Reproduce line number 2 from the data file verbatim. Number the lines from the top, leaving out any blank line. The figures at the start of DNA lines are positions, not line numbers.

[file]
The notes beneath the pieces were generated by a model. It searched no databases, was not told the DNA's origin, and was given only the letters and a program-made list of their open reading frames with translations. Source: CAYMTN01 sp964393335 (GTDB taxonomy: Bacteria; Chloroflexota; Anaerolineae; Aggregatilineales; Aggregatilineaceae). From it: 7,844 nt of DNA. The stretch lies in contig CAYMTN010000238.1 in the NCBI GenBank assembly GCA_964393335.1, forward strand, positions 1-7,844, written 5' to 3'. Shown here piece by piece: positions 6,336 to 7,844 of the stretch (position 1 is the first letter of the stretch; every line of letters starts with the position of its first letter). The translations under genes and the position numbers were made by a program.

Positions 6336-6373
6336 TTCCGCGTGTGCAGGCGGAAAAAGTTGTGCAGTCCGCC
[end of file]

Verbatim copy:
Positions 6336-6373